Monday, October 14th, 2019
12:30 PM (Registration)
1:30 – 4:30 PM (Meeting)
309 Vintage Park Way
Foster City, CA 94404
Thomas Leung (415) 956-3611
Python and R made easy for the SAS® Programmer
Janet Li, Pfizer
Many of the day-to-day tasks and responsibilities of the statistical programmer of a pharmaceutical research and development group or contract research organization (CRO) involved include importing/exporting data, deriving variables and creating analysis data sets, and creating clinical study report (CSR) materials such as tables, listings, and figures (TLFs).
These outputs are used for submission to regulatory agencies and are generally programmed in SAS®. There is a growing movement to integrate artificial intelligence (AI) capabilities, such as machine learning and natural language processing, into the clinical programming world. Two very useful tools for SAS® programmers wishing to expand their AI knowledge are Python and R.
In this paper, we provide examples of common SAS® procedures and syntax that are used in the creation of analysis datasets and TLFs and translate them to Python and R to help the clinical SAS® programmer familiarize themselves with an alternative way of programming and allay their concerns related to learning a new language. Furthermore, we hope this can serve as a starting point for the clinical programmer wishing to use Python and R in conjunction with SAS® to more effectively and efficiently deliver statistical programming outputs.
About the Speaker:
Janet is currently a statistical programmer at Pfizer in San Francisco, CA. Janet has over 5 years of experience working as a project manager/research coordinator for stroke-related observational studies and clinical trials at Georgetown University.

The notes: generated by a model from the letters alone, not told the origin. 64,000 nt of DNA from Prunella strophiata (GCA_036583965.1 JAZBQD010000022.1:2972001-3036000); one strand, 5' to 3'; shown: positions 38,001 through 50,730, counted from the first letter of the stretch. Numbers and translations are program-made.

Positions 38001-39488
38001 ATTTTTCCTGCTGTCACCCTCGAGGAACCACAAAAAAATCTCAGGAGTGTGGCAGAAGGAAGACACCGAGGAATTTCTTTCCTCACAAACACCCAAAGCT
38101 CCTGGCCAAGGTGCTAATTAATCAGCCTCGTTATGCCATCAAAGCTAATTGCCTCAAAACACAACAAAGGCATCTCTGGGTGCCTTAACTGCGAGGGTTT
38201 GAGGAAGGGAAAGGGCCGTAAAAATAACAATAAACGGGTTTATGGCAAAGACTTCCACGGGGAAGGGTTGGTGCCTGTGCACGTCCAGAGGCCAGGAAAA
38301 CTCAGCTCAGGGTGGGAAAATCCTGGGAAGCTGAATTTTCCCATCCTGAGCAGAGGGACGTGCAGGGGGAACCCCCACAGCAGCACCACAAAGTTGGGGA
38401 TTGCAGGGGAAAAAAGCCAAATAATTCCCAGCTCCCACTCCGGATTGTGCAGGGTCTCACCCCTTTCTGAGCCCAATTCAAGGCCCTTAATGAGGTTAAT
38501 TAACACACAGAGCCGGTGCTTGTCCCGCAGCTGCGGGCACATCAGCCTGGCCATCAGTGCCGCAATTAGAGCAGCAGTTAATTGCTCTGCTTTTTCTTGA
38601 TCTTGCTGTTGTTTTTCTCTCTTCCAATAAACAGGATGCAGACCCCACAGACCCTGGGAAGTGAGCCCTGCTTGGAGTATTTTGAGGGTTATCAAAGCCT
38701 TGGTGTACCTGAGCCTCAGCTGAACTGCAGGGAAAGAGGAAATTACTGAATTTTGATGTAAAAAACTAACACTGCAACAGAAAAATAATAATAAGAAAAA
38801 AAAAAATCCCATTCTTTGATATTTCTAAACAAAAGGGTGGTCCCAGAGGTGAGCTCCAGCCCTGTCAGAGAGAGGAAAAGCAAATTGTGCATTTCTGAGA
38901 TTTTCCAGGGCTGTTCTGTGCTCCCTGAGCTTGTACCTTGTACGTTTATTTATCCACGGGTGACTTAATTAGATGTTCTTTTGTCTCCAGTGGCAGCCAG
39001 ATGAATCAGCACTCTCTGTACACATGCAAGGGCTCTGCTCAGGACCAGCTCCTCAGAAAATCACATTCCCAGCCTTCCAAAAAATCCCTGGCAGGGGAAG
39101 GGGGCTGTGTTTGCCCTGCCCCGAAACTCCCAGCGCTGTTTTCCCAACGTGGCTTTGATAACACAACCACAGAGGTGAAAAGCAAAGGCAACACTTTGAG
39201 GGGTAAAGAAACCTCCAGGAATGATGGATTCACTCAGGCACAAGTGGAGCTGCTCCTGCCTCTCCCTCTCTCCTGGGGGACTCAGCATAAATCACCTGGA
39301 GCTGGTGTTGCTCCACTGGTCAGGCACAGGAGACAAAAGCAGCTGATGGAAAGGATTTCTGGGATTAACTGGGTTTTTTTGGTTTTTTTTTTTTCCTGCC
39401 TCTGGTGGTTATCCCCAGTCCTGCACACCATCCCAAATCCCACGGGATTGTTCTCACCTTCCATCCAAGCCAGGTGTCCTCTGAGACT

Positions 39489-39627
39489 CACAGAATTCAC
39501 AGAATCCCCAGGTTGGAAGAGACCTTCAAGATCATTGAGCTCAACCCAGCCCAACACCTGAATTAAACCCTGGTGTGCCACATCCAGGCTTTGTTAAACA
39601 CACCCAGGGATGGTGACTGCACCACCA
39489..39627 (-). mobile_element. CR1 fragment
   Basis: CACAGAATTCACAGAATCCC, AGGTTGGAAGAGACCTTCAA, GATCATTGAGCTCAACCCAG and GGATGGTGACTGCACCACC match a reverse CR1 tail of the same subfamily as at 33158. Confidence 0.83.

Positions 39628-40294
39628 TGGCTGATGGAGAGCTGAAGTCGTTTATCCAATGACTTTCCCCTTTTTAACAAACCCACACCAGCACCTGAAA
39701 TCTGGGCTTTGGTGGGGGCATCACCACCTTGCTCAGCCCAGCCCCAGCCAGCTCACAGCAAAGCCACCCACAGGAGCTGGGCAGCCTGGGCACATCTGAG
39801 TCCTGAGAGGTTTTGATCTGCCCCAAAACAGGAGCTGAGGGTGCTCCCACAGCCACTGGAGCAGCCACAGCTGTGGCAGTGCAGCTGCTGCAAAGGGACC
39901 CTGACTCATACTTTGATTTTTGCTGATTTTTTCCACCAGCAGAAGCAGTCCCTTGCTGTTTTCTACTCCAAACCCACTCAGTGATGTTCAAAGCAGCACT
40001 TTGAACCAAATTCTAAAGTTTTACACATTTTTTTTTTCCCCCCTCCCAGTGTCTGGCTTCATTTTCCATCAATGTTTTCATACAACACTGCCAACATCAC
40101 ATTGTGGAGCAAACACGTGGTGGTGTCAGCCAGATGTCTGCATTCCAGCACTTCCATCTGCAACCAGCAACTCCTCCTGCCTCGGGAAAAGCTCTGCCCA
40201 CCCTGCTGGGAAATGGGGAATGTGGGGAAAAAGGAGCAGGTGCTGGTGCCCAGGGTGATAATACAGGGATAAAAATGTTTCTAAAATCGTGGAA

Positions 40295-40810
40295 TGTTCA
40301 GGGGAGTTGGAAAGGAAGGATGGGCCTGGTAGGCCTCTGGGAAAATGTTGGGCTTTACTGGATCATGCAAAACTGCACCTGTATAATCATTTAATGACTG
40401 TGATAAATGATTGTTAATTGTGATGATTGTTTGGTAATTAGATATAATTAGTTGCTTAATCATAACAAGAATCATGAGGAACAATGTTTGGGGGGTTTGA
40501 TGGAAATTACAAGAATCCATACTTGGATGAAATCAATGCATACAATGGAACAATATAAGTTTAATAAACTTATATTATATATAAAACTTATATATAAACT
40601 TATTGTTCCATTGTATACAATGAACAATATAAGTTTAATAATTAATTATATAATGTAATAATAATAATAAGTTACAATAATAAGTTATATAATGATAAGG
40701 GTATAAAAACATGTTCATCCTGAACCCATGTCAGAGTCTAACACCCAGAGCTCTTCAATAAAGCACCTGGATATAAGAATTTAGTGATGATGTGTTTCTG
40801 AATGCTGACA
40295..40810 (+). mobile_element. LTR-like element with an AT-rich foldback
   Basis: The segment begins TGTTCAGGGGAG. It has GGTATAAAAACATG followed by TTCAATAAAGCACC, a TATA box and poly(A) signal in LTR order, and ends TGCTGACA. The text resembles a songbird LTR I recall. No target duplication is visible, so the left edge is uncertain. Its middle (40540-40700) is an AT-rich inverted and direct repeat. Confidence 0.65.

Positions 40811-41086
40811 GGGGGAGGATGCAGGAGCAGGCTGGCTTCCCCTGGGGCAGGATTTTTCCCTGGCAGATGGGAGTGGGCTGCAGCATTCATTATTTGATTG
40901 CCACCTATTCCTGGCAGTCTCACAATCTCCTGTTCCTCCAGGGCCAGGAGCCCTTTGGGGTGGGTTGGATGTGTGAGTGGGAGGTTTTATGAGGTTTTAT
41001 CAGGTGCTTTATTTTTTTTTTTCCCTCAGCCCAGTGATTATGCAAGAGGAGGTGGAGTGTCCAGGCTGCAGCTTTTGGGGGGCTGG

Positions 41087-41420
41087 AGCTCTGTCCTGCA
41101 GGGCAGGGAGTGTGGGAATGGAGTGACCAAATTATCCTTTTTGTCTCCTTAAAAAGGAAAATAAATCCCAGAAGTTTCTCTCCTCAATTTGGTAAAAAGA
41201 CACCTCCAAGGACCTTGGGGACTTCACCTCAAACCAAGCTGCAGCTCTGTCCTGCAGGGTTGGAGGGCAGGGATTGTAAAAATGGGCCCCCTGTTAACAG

She has also been conducting research on statistical considerations for the master protocol design being implemented in oncology trials. She holds a BS in Neuroscience from Duke University and a MS in Biostatistics from Georgetown University. In her spare time, she is an aspiring metalsmith/jewelry maker and loves to read (especially Murakami novels) and explore new places.
Abstracting and Automating Hierarchical Data Models: Leveraging the SAS® FORMAT Procedure CNTLIN Option To Build Dynamic Formats That Clean, Convert, and Categorize Data
Troy Hughes, Independent
The SAS® FORMAT procedure “creates user-specified formats and informats for variables.” In other words, FORMAT defines data models that transform (and sometimes bin) prescribed values (or value ranges, in the case of numeric data) into new values. SAS formats facilitate multiple objectives of data governance, including data cleaning, the identification of outliers or new values, entity resolution, and data visualization, and can even be used to query or join lookup tables.